Before you evaluate a source, it helps to know what kind of information source you're looking at. Talk with your advisor about the types of sources you should seek and avoid.
In general books summarize and contexualize original research articles, but aren't considered primary or original research. However, books are sometimes published as collections of original research articles that were published earlier in scholarly journals. Books can help you understand how a research experiment fits within a larger context. Science encyclopedias and dictionaries, written for non-experts, are useful when reading and trying to understand rigorous texts.
You're probably pretty familiar with news articles. They tend to be short pieces written by journalists, not physics experts, and report recent developments in the field. You''ll find news articles in popular publications, trade magazines, and scholarly journals. You won't necessarily cite these in your research, but you might use them to learn more about a topic.
You may also be familiar with editorials, or opinion pieces. These tend to be well-researched opinions with or without citations, and can appear in popular publications, trade magazines, and scholarly journals. Since these aren't original research, you might not cite them in your papers, but you could use them to learn about the nuances of a particular experiment or field of research; they might influence the directions you take as a researcher.
Popular publications like Time magazine and the New York Times publish short articles written by journalists for the general public. You won't cite these in your research but if they parallel specific research articles, they might help you comprehend the scholarly texts.
Trade magazines, sometimes called trade journals, find a middle ground between popular publications and scholarly journals. Articles may be longer than those in popular publications, may include a few citations, and do not have the rigor associated with scholarly articles. Readers are professionals in that trade.
Peer-reviewed articles -- sometimes called research articles, primary research articles, original research articles, and refereed articles -- are written by and for experts and published in scholarly journals. Unlike popular and trade articles which go through an editorial process, peer-reviewed articles go through a rigorous peer-review process. In short, an author submits an article which is refereed by one, two, three, or sometimes four reviewers. These reviewers are experts in their discipline and peers of the author who is also an expert. Typically the review is "blind" meaning that the identities of authors and reviewers are hidden from one another. These reviewers offer recommendations to the author and may approve or reject an article for publication. Some journals take pride in their high rejection rates.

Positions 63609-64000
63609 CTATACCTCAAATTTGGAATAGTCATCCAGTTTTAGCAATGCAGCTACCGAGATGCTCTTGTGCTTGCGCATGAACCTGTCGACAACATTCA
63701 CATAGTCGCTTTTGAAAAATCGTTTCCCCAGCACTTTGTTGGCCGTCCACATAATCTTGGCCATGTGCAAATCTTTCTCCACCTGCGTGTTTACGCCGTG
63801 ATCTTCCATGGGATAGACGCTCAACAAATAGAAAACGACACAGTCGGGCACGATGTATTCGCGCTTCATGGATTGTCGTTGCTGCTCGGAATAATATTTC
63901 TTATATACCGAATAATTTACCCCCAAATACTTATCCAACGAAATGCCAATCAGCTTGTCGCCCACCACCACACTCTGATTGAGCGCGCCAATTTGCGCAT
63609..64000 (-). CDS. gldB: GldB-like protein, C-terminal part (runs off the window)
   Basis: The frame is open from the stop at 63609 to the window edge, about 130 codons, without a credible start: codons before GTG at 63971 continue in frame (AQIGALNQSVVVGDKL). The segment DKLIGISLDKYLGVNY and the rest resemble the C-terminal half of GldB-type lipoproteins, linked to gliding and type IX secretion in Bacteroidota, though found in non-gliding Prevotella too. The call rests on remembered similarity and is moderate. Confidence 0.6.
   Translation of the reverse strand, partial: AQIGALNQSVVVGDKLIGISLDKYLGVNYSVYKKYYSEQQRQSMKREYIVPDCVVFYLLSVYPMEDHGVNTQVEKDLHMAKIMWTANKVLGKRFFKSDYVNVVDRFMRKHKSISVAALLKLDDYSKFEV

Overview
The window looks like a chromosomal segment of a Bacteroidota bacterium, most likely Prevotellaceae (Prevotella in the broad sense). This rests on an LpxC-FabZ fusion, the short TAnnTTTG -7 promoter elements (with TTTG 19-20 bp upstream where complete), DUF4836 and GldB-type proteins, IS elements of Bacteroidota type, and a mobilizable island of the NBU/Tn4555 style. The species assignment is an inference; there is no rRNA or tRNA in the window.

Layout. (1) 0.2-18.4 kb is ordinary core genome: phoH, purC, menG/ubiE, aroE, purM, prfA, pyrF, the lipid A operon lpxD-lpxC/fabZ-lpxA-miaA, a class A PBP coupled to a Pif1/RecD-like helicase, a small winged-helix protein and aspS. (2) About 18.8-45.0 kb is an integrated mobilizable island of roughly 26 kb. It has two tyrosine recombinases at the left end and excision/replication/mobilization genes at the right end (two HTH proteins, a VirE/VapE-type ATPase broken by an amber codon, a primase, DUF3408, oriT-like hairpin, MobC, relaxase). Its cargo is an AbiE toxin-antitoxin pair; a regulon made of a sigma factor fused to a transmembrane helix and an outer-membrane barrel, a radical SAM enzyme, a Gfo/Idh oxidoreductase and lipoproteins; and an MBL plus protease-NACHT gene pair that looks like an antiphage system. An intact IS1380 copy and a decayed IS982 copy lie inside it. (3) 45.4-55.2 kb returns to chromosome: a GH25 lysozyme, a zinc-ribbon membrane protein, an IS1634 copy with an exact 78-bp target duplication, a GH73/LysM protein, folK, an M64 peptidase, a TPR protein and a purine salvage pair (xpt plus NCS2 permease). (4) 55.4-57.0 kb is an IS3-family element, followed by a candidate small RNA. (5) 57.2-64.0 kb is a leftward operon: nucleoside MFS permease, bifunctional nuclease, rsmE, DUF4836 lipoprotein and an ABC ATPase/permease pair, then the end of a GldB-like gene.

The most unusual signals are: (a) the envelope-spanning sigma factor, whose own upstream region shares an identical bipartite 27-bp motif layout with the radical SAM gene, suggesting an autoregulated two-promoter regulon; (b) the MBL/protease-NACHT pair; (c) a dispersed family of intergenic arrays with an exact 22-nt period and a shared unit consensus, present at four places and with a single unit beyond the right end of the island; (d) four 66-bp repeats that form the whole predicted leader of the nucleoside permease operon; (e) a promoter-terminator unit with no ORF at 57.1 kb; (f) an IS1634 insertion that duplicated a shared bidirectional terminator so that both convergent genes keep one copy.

Review articles, published in scholarly journals, review and summarize developments in a subfield. While readers may be experts in the larger field of physics, they may lack expertise in the subfield and use these reviews to stay informed. Review articles often appear similar to original research articles. To distinguish between the two, you'll need to determine if the authors refer to their own work or if they discuss the research of others.
Pre-prints and post-prints refer to scholarly literature before (pre-) peer-review and after (post-) peer-review. Sometimes pre-prints and post-prints are lumped together and considered the unofficial version of a scholarly paper; you can download them from author websites or repositories like arXiv and they'll look like a simple Word document. Although they are unofficial documents that may be riddled with typos, readers value this quick access to new information; the peer review process and publishing both take considerable time.
Conference proceedings are the written versions of research shared at conferences. Experts present their research, and learn from each other at these conferences. Proceedings are sometimes peer-reviewed.
Dissertations and theses are extensive research projects undertaken while working toward a master's or Ph.D. Although thorough reviews are done by an advisory committee, dissertations and theses do not undergo a formal peer-review process. Although dissertatons and theses may be excellent sources of information, only a few print copies exist and libraries are unlikely to lend them out. They are best obtained through online repositories or directly from the researchers themselves.
How can you evaluate and select sources for your research if you don't understand how they differ? Use the following chart to learn more about them.
How can you tell the difference between a book citation and an article citation? Here's a quick overview. For more details, have a look at "How to Read Citations" from the University of California, Berkeley Library.
Nauert, Charles G., Jr. Agrippa and the Crisis of Renaissance Thought. Urbana, Ill.: Univeristy of Illinois Press, 1965.
Book citations inform readers about key elements needed to help them locate the book if desired: the author's name, book title, place of publication, publisher, and publication date. Although the format of elements may vary depending on the citation style (MLA, APA, Chicago, etc.) usually all elements will be present in some order.
Zuckerman, M. (1971). Dimensions of sensation seeking. Journal of Consulting and Clinical Psychology, 36, 45-52.
Article citations inform readers about key elements necessary to help them locate the article if desired: the author's name, date of publication, title of the article, title of the journal, volume, page numbers. Issue numbers will follow the volume number in more recent publications. Although the format of elements may vary depending on the citation style (MLA, APA, Chicago, etc.) usually all elements will be present in some order.